A "version" or "vector" "string" specified with a "v" followed by a
	   series of decimal integers in dot notation, for instance,
	   "v1.20.300.4000".  Each number turns into a "character" with the
	   specified ordinal value.  (The "v" is optional when there are at
	   least three integers.)

	   A message printed to the "STDERR" stream to the effect that
	   something might be wrong but isn't worth blowing up over.  See
	   "warn" in perlfunc and the warnings pragma.

       watch expression
	   An expression which, when its value changes, causes a breakpoint in
	   the Perl debugger.

	   A "character" that moves your cursor but doesn't otherwise put
	   anything on your screen.  Typically refers to any of: space, tab,
	   line feed, carriage return, or form feed.

	   In normal "computerese", the piece of data of the size most
	   efficiently handled by your computer, typically 32 bits or so, give
	   or take a few powers of 2.  In Perl culture, it more often refers
	   to an alphanumeric "identifier" (including underscores), or to a
	   string of nonwhitespace characters bounded by whitespace or string

       working directory
	   Your current "directory", from which relative pathnames are
	   interpreted by the "operating system".  The operating system knows
	   your current directory because you told it with a chdir or because
	   you started out in the place where your parent "process" was when
	   you were born.

	   A program or subroutine that runs some other program or subroutine
	   for you, modifying some of its input or output to better suit your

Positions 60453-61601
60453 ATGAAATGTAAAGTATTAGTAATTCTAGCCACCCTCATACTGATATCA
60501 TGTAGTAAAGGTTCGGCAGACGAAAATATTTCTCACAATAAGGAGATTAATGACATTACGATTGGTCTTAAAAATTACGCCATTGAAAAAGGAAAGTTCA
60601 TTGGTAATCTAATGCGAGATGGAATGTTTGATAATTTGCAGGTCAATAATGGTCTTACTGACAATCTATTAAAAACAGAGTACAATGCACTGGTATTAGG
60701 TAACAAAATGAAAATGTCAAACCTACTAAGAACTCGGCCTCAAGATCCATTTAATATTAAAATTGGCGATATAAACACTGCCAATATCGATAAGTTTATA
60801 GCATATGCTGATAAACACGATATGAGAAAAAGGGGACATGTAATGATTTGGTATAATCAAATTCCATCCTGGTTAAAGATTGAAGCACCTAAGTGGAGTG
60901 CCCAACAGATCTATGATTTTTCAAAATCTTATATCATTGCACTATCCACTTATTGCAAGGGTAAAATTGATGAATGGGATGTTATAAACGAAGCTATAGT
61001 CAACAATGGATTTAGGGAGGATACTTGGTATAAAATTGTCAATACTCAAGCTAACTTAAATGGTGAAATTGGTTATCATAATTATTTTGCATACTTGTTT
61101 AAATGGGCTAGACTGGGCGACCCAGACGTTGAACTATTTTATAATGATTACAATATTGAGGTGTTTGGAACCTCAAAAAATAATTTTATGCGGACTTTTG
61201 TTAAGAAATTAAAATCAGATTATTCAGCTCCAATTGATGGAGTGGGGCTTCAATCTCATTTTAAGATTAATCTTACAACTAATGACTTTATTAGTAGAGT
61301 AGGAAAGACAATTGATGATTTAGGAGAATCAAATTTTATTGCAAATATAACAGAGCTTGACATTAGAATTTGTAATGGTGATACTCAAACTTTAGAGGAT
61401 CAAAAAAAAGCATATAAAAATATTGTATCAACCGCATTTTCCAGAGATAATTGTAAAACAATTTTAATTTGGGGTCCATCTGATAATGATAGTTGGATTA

What You See Is What You Get.  Usually used when something that
	   appears on the screen matches how it will eventually look, like
	   Perl's format declarations.	Also used to mean the opposite of
	   magic because everything works exactly as it appears, as in the
	   three-argument form of open.

       XS  An extraordinarily exported, expeditiously excellent, expressly
	   eXternal Subroutine, executed in existing C or C++ or in an
	   exciting new extension language called (exasperatingly) XS.
	   Examine perlxs for the exact explanation or perlxstut for an
	   exemplary unexacting one.

	   An external "subroutine" defined in "XS".

	   Yet Another Compiler Compiler.  A parser generator without which
	   Perl probably would not have existed.  See the file perly.y in the
	   Perl source distribution.

       zero width
	   A subpattern "assertion" matching the "null string" between

	   A process that has died (exited) but whose parent has not yet
	   received proper notification of its demise by virtue of having
	   called wait or waitpid.  If you fork, you must clean up after your
	   child processes when they exit, or else the process table will fill
	   up and your system administrator will Not Be Happy with you.

       Based on the Glossary of Programming Perl, Third Edition, by Larry
       Wall, Tom Christiansen & Jon Orwant.  Copyright (c) 2000, 1996, 1991
       O'Reilly Media, Inc.  This document may be distributed under the same
       terms as Perl itself.

perl v5.12.2			  2010-09-06		       PERLGLOSSARY(1)